Particulate air pollution, systemic oxidative stress, inflammation, and atherosclerosis

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Air pollution has been associated with significant adverse health effects leading to increased overall morbidity and mortality of worldwide significance. Epidemiological studies have shown that the largest portion of air pollution-related mortality is due to cardiovascular diseases, predominantly those of ischemic nature. Human studies suggest an association with atherosclerosis and increasing experimental animal data support that this association is likely to be causal. While both gasses and particles have been linked to detrimental health effects, more evidence implicates the particulate matter (PM) components as major responsible for a large portion of the proatherogenic effects. Multiple experimental approaches have revealed the ability of PM components to trigger and/or enhance free radical reactions in cells and tissues, both ex vivo as well as in vivo. It appears that exposure to PM leads to the development of systemic prooxidant and proinflammatory effects that may be of great importance in the development of atherosclerotic lesions. This article reviews the epidemiological studies, experimental animal, and cellular data that support the association of air pollutants, especially the particulate components, with systemic oxidative stress, inflammation, and atherosclerosis. It also reviews the use of transcriptomic studies to elucidate molecular pathways of importance in those systemic effects. © 2010 The Author(s).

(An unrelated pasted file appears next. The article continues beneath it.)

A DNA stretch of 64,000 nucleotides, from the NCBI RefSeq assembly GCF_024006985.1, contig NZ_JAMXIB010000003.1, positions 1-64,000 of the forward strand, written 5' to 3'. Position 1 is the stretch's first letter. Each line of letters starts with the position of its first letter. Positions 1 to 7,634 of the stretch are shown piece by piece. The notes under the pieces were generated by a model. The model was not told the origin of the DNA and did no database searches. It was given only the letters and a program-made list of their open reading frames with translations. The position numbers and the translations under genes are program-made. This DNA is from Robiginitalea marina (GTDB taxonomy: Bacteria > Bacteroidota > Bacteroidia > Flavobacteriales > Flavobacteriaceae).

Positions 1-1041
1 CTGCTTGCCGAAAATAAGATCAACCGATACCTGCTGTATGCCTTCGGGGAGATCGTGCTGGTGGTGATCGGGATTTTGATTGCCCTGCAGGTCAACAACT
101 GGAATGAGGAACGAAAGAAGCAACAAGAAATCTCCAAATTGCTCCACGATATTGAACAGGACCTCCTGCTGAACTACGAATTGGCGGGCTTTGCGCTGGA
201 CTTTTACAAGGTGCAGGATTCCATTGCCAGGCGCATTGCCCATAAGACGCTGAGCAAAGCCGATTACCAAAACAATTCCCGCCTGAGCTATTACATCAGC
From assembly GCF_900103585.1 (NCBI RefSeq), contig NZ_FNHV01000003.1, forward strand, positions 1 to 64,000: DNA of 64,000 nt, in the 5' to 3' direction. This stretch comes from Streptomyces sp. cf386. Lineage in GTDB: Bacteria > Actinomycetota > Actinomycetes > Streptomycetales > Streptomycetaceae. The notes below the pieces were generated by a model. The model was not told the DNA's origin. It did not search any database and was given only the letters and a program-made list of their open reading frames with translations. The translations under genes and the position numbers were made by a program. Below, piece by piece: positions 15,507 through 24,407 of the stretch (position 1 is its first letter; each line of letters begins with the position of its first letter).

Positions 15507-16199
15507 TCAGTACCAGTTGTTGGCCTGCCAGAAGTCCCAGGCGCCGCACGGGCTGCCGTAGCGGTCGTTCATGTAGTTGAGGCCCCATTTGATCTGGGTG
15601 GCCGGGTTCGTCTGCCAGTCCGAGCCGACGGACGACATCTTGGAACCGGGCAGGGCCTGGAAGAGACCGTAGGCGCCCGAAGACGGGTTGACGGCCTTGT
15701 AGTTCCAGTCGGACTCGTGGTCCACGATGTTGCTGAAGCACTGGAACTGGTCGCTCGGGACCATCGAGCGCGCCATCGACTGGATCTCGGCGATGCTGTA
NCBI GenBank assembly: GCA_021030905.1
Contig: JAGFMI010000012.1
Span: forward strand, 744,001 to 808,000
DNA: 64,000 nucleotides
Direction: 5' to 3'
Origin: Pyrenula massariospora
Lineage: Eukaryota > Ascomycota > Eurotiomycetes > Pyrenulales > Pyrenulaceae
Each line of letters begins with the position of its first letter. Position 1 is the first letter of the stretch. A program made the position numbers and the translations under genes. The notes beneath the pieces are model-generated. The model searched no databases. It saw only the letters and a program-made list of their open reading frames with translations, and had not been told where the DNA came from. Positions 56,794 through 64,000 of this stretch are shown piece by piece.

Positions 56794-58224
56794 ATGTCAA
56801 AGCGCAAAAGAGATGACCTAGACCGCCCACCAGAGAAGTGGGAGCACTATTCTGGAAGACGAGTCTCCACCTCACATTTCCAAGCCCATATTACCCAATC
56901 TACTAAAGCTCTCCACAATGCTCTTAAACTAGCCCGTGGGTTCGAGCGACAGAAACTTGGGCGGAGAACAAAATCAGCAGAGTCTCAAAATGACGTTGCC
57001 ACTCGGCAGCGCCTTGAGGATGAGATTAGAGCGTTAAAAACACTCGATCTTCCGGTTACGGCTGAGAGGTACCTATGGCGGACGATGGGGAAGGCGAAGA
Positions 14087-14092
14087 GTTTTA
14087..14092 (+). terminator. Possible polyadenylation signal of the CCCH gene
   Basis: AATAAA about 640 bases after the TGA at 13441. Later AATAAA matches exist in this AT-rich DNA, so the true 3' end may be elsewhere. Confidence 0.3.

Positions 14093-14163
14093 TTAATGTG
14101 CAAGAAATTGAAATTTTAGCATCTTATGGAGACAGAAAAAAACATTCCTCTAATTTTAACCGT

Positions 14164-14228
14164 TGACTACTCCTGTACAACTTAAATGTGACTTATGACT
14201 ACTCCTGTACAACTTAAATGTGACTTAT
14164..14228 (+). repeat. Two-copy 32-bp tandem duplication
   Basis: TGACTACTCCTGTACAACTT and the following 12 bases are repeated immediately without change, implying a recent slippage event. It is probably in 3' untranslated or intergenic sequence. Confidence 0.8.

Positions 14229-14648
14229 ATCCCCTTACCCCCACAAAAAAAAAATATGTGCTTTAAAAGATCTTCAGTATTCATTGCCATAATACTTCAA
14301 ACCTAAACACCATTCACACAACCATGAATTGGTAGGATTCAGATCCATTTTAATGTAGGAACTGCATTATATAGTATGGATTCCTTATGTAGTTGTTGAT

Araujo, J. A. (2011). Particulate air pollution, systemic oxidative stress, inflammation, and atherosclerosis. Air Quality, Atmosphere and Health, 4(1), 79–93.

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